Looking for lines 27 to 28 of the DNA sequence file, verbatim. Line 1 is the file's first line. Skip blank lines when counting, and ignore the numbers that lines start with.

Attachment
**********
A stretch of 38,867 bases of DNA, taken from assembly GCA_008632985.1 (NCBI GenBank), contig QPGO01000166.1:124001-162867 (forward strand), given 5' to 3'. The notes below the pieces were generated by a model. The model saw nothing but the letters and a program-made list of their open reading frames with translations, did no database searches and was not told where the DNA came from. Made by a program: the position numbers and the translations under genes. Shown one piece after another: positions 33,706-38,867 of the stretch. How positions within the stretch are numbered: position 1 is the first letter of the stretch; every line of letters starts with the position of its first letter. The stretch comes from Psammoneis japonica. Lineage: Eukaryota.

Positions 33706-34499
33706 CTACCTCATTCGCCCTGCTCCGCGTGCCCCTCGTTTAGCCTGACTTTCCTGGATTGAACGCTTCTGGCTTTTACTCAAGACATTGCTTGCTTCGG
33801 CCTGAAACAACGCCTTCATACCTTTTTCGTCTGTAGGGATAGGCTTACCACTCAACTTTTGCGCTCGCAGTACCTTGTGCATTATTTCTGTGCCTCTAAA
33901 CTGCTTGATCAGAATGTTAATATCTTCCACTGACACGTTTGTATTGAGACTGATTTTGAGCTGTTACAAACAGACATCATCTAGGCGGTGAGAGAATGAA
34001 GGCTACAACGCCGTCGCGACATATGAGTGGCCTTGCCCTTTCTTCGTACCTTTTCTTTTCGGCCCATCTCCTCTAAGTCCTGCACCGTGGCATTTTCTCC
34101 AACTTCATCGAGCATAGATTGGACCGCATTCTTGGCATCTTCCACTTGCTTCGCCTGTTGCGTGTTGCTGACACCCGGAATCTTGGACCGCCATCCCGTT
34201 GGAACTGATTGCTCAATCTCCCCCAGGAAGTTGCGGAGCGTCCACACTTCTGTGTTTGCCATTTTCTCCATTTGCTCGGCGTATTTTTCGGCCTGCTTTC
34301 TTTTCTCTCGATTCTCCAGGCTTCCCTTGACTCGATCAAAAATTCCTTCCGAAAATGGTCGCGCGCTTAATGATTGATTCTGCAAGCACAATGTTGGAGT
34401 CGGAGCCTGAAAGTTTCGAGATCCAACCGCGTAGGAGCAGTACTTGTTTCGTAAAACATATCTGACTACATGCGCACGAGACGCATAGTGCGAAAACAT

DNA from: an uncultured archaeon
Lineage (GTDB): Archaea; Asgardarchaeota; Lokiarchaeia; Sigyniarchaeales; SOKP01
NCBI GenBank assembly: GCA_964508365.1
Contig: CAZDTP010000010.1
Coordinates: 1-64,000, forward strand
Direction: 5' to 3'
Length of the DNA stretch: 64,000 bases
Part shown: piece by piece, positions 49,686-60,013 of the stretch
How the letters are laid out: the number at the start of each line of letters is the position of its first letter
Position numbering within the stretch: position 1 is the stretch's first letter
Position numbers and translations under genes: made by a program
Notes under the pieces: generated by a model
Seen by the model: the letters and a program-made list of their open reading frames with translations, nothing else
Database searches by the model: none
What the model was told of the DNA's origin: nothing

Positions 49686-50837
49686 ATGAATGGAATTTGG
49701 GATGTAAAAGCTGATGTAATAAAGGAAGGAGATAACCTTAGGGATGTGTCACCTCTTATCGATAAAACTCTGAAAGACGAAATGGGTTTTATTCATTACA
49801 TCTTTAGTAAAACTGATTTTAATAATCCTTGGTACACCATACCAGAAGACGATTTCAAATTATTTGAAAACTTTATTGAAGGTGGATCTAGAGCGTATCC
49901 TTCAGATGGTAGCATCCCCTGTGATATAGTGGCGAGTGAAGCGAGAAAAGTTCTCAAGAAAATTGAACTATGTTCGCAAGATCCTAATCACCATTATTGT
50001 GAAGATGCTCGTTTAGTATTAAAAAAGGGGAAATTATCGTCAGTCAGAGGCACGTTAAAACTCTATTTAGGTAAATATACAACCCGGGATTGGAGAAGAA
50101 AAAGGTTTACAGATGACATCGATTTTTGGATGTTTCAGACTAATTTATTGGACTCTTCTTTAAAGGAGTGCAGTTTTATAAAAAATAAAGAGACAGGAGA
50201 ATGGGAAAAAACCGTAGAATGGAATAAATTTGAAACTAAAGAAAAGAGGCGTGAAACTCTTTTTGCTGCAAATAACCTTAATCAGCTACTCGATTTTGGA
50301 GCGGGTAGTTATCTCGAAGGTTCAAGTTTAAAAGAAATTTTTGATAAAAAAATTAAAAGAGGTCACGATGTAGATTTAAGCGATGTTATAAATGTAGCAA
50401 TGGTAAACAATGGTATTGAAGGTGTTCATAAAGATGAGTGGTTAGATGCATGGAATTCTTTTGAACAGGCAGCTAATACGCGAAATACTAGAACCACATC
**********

49686 ATGAATGGAATTTGG
49701 GATGTAAAAGCTGATGTAATAAAGGAAGGAGATAACCTTAGGGATGTGTCACCTCTTATCGATAAAACTCTGAAAGACGAAATGGGTTTTATTCATTACA